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Front National gasps for air under huge debt burden

France's cash-strapped far-right Front National, lead by Jean-Marie Le Pen (photo) may lose its annual subsidy of nearly two million euros for failing to repay its massive debts.

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France’s extreme-right Front National (FN) will have its 2010 annual government subsidy seized by a court bailiff for non-repayment of a massive debt, according to French newspaper Le Parisien.

The FN owes 7.5 million euros to a creditor who helped finance its campaign in the 2007 legislative elections - in which the party won no seats and accounted for 4.29 percent of the vote, its worst score ever.

Following legal action by creditor Ferdinand Le Rachinel, the FN’s annual subsidy of 1.8 million euros is to be appropriated by the bailiff even before it lands in party coffers, the newspaper reports.

Double whammy of woe

All political parties in France receive cash from the government proportional to their results in previous legislative elections.

But for the FN, its poor results in 2007 were a double whammy of financial misfortune. Firstly, its annual subsidy fell because its results were much worse than in the previous elections. Secondly, campaign costs in France are only reimbursed if a party gets more than five percent of the votes, which the FN singularly failed to do.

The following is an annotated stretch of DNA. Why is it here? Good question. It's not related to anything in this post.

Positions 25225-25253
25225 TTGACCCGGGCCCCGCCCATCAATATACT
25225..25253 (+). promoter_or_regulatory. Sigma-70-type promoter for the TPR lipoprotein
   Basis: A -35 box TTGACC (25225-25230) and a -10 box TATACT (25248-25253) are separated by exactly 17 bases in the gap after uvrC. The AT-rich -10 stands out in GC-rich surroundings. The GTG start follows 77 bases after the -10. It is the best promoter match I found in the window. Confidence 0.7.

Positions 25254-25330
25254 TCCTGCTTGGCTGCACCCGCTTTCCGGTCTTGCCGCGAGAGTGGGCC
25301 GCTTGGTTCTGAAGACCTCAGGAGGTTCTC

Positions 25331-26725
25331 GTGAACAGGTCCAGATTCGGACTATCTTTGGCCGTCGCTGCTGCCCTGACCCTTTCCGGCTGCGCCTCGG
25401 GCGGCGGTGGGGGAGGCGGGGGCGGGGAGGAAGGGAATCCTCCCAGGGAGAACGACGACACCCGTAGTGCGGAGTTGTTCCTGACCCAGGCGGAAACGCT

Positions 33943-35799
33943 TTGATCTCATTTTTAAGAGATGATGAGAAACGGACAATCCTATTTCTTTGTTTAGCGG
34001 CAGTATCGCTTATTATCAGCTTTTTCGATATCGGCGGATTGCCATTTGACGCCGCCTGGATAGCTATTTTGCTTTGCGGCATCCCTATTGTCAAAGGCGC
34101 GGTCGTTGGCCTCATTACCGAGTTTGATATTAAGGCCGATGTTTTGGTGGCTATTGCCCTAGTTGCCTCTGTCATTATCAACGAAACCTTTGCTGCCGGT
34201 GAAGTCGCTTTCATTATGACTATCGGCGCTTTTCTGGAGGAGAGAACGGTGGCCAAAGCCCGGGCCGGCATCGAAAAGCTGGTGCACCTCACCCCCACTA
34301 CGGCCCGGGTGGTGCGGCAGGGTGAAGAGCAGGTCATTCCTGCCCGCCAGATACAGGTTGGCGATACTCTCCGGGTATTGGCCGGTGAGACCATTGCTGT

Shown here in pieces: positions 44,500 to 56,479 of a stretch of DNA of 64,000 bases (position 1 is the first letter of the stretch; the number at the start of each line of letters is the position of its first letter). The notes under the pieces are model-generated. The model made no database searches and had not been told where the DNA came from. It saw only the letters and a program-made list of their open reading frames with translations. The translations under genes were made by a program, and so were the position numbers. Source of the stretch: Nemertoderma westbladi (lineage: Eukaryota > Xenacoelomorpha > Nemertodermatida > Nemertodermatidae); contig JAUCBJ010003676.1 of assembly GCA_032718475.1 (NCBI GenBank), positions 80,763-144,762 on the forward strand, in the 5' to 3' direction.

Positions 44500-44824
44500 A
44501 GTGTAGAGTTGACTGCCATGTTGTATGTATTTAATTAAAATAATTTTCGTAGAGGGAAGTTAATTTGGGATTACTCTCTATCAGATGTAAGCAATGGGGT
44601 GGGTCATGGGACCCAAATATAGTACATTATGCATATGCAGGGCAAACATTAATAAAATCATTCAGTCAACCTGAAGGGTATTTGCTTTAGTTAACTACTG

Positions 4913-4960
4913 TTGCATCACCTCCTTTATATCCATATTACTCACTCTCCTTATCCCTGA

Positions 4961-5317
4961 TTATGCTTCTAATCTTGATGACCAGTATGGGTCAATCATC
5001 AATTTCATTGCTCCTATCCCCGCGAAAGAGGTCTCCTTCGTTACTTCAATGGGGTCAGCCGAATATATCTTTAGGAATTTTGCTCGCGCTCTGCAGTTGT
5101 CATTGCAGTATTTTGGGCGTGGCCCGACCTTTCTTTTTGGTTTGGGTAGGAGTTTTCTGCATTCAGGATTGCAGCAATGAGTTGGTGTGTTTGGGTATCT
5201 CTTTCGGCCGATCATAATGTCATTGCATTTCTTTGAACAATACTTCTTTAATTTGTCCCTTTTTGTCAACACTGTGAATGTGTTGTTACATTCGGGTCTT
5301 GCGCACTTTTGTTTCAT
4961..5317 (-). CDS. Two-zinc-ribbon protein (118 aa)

Not getting the subsidy for 2010 is a serious blow to the FN – last year the money made up half of the party’s income and its existing debt of some eight million euros is costing 40,000 euros a month just to service, according to Le Parisien.

In a bid to raise cash and reduce costs, the party, led by octogenarian firebrand Jean-Marie Le Pen, put its headquarters building on the market in spring 2008, moving everyone to smaller premises. No buyer has been found.

The Paris HQ, known as Le Paquebot (meaning cruise ship), is advertised at 15 million euros. According to Le Parisien, its real value is closer to 10 million.

No lame duck

Despite Le Pen’s money worries, the FN, which is very much part of the French political landscape, should certainly not be written off as a lame duck.

The party historically does better in local elections, which are due for March, than in national and European polls (it got 6.34 percent in the last round of European voting).

Le Pen’s daughter Marine, an MEP who is increasingly the public face of the FN, last week called for a “national re-conquest” of France by the FN in the March poll.

An opinion poll carried out by TNS-Sofres Logica last week showed that although the FN's popularity is falling, 18 percent of French people still support Le Pen’s hardline stance on immigration and 44 percent believe there are too many immigrants in France.

 

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